Caitlin Gillespie and her daughter Harper Rose. (Robin Lubbock/WBUR)

First, they asked her to write a simple, honest letter to her daughter, Harper Rose.

“She had written a part in the letter about imagining Harper's first words and first steps,” Moore said, “and the whole first verse ended up being based around that idea. And it turns out Caitlin loves to sing and is a complete natural.”

Here's the first verse and chorus:

Baby steps and your first words
I’ll be there for you by your side
To comfort you, sing lullabies
Rock to you to sleep when you cry.

Harper Rose, Harper Rose
Little girl you are my world
Harper Rose, Harper Rose
You’re what I always dreamed of

Gillespie says she had one main point that she wanted to get across to her daughter.

“Any choices she made — whatever she chooses to do in life — that I would be there, no matter what,” she said.

And that shaped the second verse:

Pink tutus and ballet shoes
Hockey sticks -- whatever you choose
I’ll hold your hand as you grow
I’m here for you, won’t let you go

The musicians have been recording the lullabies they’ve shepherded -- eight so far -- with help from a grant through the local nonprofit The Record Co. and local writer, producer and engineer Matthew Brady. That way the moms-to-be and their families can listen back to their songs while they’re pregnant.

Here's a few other songs recorded with the Lullaby Project:

Moisès Fernández Via, founding director of the Boston University Medical Campus' Arts Lab and a concert pianist, told me he remembers all of the lullabies. He thinks that when the women hear what they’ve created it helps them get in touch with a part of themselves that perhaps they’ve lost in the process of trying to overcome their obstacles.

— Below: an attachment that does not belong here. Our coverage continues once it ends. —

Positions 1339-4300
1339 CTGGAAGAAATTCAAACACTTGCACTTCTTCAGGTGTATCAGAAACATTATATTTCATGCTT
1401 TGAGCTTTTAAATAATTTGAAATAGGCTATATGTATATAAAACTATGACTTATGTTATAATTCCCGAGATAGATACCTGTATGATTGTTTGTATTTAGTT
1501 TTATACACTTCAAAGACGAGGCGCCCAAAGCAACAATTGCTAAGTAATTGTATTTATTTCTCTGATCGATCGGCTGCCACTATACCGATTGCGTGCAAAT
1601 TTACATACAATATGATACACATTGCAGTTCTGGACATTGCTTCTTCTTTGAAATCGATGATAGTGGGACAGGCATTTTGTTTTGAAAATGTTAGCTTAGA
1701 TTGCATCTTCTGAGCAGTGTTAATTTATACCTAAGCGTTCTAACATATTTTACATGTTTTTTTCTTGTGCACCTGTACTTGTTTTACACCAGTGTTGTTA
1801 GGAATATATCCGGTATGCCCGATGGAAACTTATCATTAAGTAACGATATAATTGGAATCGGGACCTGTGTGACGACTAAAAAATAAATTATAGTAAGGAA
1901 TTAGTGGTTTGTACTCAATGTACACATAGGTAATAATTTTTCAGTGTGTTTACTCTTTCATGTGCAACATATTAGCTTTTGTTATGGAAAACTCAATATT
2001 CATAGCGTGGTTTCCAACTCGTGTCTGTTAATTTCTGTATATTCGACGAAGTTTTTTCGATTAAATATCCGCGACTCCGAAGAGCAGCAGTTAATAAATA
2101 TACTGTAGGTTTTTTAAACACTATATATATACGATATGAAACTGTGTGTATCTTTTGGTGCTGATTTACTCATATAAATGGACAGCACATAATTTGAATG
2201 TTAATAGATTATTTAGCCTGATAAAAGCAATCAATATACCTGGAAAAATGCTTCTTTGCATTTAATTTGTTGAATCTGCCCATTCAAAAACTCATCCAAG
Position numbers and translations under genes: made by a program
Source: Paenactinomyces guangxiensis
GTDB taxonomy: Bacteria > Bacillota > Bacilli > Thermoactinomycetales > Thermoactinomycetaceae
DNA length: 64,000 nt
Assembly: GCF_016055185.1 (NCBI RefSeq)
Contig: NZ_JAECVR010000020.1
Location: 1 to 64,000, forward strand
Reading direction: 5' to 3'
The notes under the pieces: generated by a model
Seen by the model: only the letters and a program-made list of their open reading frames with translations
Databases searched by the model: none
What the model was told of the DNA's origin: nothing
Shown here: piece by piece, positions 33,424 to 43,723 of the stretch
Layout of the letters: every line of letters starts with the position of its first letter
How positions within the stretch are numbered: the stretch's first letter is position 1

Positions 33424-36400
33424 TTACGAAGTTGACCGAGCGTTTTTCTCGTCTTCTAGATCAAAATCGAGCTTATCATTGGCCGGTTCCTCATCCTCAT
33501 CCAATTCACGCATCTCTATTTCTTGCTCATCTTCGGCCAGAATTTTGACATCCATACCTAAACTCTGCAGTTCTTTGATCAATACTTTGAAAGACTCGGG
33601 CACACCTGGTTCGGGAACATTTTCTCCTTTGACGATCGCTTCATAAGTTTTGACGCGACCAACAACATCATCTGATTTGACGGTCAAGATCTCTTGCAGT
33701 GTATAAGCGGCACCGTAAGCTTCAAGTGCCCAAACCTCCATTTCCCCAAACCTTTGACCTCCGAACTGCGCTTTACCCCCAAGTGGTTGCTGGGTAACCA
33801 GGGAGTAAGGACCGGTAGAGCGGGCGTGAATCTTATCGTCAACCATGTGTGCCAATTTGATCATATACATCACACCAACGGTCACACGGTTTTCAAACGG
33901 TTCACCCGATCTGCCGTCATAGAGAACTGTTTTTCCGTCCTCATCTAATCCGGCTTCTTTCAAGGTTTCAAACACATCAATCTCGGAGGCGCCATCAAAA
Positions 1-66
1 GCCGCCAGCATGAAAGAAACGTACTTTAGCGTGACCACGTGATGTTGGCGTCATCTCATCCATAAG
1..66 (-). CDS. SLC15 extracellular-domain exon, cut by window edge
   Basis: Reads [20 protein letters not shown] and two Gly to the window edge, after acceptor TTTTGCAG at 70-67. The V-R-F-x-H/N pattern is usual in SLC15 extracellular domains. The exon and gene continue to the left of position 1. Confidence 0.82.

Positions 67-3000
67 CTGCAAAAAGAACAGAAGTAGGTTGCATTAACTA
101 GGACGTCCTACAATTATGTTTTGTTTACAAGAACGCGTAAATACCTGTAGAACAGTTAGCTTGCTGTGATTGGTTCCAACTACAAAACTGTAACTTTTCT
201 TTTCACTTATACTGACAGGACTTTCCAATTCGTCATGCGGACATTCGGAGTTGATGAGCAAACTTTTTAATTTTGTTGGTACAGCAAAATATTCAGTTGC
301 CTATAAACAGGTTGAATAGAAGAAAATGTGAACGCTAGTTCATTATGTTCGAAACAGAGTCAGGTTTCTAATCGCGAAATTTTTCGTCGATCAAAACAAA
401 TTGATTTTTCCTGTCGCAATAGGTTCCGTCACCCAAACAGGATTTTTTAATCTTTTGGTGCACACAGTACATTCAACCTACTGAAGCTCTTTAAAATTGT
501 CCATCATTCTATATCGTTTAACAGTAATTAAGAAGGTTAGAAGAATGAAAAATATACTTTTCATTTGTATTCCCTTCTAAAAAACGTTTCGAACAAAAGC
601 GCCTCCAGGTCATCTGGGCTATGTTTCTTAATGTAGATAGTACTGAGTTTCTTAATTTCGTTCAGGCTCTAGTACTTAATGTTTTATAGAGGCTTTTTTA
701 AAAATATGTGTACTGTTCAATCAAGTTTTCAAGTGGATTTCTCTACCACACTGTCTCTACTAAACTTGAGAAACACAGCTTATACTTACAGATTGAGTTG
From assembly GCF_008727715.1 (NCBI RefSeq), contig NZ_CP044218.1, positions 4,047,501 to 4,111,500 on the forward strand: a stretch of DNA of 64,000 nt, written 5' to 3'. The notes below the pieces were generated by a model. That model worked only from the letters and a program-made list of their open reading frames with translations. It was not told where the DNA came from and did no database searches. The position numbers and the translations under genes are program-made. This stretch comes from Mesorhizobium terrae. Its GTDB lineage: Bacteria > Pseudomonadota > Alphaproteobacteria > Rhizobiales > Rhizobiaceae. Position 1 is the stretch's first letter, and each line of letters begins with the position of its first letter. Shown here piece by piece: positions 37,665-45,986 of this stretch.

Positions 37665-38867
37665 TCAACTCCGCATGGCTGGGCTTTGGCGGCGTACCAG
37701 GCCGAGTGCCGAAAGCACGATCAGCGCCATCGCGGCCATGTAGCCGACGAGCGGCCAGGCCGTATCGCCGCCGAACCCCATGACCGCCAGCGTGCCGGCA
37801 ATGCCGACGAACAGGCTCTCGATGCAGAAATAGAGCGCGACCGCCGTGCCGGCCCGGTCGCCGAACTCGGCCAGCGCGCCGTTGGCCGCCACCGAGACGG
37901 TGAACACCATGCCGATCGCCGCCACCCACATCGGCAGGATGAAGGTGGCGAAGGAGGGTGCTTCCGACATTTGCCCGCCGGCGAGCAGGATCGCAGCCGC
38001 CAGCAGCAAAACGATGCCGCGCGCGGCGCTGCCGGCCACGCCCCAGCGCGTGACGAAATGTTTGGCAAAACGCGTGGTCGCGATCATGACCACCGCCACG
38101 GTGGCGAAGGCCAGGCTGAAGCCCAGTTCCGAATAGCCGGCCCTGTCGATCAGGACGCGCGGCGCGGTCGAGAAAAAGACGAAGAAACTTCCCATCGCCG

“In some ways, I think it touches them because they have to admit that they never thought that it would be possible, or that they forgot that side,” he said.

The Arts Lab, a collaboration between Boston University’s School of Fine Arts and the medical campus including Boston Medical Center, programs a variety of therapeutic programs that support patients and staff through music. For the Lullaby Project, Fernández Via, social workers and nurses identify women who would benefit most from the process.

He recalled when Gillespie sang her lullaby for the first time in front of the group and a silence fell over the room.

“And it was a silence of just acknowledging that something true has happened. We just have tasted someone's heart, and someone has just offered that to us,” he remembered. “It just so powerful, and so brave. I just think these moms are heroes.”